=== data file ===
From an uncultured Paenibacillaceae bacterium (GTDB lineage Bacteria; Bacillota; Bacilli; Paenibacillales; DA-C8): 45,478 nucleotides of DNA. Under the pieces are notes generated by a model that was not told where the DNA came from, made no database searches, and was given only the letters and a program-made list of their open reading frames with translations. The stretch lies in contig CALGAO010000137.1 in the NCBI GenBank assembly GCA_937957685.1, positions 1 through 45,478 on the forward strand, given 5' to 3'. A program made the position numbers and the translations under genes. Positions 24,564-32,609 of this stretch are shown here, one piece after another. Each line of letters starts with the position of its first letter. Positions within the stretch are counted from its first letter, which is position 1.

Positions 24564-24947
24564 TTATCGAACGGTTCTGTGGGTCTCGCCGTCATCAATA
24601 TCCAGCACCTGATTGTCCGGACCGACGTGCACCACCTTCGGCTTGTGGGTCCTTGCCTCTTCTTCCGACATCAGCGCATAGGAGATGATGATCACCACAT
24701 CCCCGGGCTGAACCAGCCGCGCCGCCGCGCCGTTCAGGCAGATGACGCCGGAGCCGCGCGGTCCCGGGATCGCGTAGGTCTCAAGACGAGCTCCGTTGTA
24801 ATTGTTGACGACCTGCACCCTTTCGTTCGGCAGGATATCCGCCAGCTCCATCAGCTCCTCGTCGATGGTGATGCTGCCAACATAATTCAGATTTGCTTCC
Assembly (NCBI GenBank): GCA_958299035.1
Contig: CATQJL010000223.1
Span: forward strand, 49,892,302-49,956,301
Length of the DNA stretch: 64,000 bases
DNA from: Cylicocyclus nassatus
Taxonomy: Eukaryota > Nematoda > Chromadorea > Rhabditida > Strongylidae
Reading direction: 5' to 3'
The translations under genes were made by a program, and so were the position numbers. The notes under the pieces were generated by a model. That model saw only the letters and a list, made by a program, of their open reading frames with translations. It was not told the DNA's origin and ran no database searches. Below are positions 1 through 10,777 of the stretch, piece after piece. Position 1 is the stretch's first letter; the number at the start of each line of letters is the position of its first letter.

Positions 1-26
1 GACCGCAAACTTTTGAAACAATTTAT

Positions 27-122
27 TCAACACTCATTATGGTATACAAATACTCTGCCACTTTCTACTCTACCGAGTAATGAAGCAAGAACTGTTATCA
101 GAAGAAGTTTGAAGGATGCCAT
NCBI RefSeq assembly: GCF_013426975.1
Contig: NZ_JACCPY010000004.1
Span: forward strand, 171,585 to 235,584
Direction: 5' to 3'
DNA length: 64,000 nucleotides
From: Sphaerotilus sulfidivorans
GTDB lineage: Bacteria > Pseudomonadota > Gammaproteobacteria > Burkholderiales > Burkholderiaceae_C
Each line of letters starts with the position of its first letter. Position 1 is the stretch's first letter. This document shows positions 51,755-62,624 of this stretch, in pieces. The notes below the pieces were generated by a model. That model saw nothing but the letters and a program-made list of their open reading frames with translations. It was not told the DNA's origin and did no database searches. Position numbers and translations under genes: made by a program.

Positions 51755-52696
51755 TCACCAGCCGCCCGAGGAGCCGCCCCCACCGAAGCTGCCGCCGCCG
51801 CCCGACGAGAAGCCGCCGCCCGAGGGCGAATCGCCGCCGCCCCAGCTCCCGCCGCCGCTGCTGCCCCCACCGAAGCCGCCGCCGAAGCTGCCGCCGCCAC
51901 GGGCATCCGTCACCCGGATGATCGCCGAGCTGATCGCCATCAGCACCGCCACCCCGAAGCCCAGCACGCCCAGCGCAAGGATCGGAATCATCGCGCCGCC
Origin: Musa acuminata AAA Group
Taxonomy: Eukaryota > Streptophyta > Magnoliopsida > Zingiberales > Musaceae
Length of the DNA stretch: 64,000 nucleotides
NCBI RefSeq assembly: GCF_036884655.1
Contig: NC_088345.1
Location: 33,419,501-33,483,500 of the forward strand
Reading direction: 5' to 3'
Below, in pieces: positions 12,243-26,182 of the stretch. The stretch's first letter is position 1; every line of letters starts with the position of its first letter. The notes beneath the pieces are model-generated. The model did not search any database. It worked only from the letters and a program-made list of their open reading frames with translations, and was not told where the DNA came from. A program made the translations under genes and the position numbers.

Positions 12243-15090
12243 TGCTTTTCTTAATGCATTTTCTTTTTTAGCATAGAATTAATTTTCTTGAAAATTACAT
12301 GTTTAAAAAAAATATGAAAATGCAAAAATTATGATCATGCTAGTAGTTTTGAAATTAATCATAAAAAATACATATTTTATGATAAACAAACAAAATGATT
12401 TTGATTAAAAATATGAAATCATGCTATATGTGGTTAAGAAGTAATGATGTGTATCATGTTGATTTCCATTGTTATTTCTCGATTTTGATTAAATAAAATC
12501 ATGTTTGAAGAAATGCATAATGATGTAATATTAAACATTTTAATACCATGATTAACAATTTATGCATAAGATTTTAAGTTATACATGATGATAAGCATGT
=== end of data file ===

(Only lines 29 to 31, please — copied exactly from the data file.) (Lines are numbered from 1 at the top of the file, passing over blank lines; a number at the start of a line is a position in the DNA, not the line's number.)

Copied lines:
51755 TCACCAGCCGCCCGAGGAGCCGCCCCCACCGAAGCTGCCGCCGCCG
51801 CCCGACGAGAAGCCGCCGCCCGAGGGCGAATCGCCGCCGCCCCAGCTCCCGCCGCCGCTGCTGCCCCCACCGAAGCCGCCGCCGAAGCTGCCGCCGCCAC
51901 GGGCATCCGTCACCCGGATGATCGCCGAGCTGATCGCCATCAGCACCGCCACCCCGAAGCCCAGCACGCCCAGCGCAAGGATCGGAATCATCGCGCCGCC